When is a ball a ball?
Ever wonder why a pitch is called a “strike” against one hitter, and a “ball” against the next? Many baseball fans have long suspected home-plate umpires of bending the rules of the strike zone. But new research from NC State is putting hard numbers behind fans’ hardball assumptions.
“Have you watched a game, saw a pitch and just knew the umpire got the call wrong?” asked Dr. Jason Osborne, an associate professor of statistics. “That’s where we started — and i was amazed to discover how much information is available after a game to see for ourselves.”
Osborne and a colleague in the Department of Statistics, Assistant professor, Justin Post, wanted to take a closer look at the numbers. They downloaded PITCHf/x data from 2010, 2011 and 2012 — it’s the same data powering those flashy “pitch tracker” graphics during live broadcasts — and examined several factors such as pitch type, velocity, distance off the edge of the plate and whether the hitter was left- or right-handed.
Umpires are notorious for having their “own” strike zones, so Post and Osborne weren’t too surprised to find the numbers proved fans’ suspicions true. But both researchers were disturbed to discover that umpires have a much wider strike zone for lefties than for righties.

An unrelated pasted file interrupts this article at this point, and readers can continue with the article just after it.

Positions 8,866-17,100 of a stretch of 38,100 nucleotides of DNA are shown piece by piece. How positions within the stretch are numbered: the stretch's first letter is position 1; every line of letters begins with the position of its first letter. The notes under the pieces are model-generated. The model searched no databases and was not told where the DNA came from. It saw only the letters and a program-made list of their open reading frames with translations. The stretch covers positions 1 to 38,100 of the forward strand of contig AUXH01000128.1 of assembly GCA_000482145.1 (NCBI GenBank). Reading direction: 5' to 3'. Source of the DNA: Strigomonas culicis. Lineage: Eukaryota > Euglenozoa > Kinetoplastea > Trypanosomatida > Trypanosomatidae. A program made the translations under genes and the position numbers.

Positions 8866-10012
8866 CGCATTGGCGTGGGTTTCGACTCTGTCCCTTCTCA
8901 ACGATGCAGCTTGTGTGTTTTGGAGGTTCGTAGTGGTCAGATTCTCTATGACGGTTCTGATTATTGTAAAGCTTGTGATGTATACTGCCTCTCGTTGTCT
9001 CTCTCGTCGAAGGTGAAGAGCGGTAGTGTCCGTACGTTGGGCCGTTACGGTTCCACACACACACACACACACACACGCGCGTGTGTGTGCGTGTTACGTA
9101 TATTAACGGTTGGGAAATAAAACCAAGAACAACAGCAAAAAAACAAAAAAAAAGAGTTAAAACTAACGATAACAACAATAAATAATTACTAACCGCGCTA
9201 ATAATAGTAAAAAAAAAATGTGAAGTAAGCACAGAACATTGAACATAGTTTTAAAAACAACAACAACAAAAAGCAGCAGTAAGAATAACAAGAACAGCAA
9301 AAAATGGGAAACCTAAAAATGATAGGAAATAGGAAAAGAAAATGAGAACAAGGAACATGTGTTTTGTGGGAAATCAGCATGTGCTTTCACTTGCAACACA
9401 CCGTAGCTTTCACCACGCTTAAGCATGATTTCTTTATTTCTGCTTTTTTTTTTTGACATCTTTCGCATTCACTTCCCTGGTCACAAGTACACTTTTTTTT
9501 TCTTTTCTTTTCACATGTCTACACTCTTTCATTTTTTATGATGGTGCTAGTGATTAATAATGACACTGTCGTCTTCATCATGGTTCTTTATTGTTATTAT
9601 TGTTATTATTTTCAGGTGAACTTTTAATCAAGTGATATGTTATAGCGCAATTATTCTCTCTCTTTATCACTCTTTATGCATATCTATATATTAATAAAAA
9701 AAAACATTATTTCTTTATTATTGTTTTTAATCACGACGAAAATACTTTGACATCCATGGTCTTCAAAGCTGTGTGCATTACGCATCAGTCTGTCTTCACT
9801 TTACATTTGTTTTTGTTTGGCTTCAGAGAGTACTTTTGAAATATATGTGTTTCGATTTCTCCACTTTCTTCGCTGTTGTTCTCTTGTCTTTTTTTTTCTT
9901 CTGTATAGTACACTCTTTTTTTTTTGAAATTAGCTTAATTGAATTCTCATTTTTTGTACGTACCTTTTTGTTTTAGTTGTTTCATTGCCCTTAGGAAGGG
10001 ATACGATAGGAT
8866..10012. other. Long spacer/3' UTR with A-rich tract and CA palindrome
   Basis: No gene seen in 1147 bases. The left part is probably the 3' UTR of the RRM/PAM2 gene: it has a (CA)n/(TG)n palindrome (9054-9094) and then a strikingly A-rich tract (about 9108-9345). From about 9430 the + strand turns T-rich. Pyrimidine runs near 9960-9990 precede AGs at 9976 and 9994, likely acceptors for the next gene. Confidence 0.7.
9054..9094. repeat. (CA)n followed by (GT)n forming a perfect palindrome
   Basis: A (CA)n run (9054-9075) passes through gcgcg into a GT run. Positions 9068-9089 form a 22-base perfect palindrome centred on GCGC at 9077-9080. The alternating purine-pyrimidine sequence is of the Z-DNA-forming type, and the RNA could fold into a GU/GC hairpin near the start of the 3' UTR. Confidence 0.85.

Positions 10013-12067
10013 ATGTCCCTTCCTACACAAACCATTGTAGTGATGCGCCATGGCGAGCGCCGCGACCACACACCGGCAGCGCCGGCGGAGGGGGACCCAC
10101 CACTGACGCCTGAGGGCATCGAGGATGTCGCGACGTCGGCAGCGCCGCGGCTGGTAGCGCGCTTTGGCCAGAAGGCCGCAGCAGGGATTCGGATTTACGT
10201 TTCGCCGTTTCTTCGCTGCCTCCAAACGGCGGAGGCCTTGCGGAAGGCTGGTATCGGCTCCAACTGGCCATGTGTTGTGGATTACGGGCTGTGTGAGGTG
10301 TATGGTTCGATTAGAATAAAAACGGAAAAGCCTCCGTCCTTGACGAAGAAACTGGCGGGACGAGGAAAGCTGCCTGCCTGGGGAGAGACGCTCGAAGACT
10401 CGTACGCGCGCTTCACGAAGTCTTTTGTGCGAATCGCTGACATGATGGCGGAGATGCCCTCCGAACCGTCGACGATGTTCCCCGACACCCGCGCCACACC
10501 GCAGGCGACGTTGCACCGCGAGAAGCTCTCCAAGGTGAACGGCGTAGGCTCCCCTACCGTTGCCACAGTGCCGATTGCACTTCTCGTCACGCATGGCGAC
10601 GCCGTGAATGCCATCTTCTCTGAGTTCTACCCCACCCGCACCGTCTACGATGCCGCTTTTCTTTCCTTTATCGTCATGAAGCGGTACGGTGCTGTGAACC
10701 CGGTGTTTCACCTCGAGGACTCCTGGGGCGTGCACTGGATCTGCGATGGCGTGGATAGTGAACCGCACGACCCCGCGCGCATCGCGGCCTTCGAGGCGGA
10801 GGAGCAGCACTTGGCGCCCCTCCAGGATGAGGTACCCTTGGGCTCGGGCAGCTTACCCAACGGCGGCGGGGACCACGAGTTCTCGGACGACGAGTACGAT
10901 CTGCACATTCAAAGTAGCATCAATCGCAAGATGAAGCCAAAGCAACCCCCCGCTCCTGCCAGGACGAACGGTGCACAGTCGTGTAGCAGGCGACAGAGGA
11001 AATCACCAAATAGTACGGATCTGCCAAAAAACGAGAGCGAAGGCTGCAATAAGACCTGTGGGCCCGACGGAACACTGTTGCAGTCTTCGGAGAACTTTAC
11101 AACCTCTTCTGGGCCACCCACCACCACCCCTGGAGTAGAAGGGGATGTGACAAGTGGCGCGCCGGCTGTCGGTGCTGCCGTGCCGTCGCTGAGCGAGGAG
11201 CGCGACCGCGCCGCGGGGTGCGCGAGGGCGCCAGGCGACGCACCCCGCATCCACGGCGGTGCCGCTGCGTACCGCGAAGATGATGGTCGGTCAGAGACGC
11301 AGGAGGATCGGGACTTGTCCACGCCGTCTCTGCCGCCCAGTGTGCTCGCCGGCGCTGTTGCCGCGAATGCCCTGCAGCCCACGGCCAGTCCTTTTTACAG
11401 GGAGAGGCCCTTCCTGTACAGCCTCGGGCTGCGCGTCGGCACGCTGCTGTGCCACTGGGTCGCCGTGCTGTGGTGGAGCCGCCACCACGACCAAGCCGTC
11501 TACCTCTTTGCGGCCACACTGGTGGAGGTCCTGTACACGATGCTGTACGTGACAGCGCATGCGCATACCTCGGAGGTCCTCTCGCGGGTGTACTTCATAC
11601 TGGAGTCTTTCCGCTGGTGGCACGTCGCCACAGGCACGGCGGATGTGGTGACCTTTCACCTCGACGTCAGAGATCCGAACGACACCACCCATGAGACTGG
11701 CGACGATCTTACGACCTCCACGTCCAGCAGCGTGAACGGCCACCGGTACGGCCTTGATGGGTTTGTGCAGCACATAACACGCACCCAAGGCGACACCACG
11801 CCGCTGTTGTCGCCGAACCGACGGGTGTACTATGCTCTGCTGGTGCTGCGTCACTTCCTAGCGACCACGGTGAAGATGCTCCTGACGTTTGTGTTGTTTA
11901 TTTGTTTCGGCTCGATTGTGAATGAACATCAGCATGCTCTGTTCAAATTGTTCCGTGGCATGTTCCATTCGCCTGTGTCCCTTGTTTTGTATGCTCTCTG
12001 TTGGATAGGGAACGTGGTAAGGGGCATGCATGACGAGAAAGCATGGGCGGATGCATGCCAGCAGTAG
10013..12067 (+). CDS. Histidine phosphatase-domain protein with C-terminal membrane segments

More than half the time, a four-seam fastball two inches off the plate was mistakenly called a strike against a left-handed hitter. It’s a call umpires got wrong for right-handed hitters less than a third of the time.
The research also showed umpires were most likely to expand their strike zones and wrongly call a ball a strike — against all hitters — during the ninth inning.
“We have no way to assess if umpires wanted the game to end quickly so they could go home,” Osborne joked. “But it certainly appears that way!”
Post and Osborne presented their findings in September 2013 during the New England Symposium on Statistics in Sports.
While the researchers both want to see umpires improve and call a more consistent and symmetrical strike zone, they stress the “boys in blue” are doing a good job overall.
“We’re not picking on them,” Post said. “As a fan, I actually don’t mind too much. I like that the human element is part of the game.”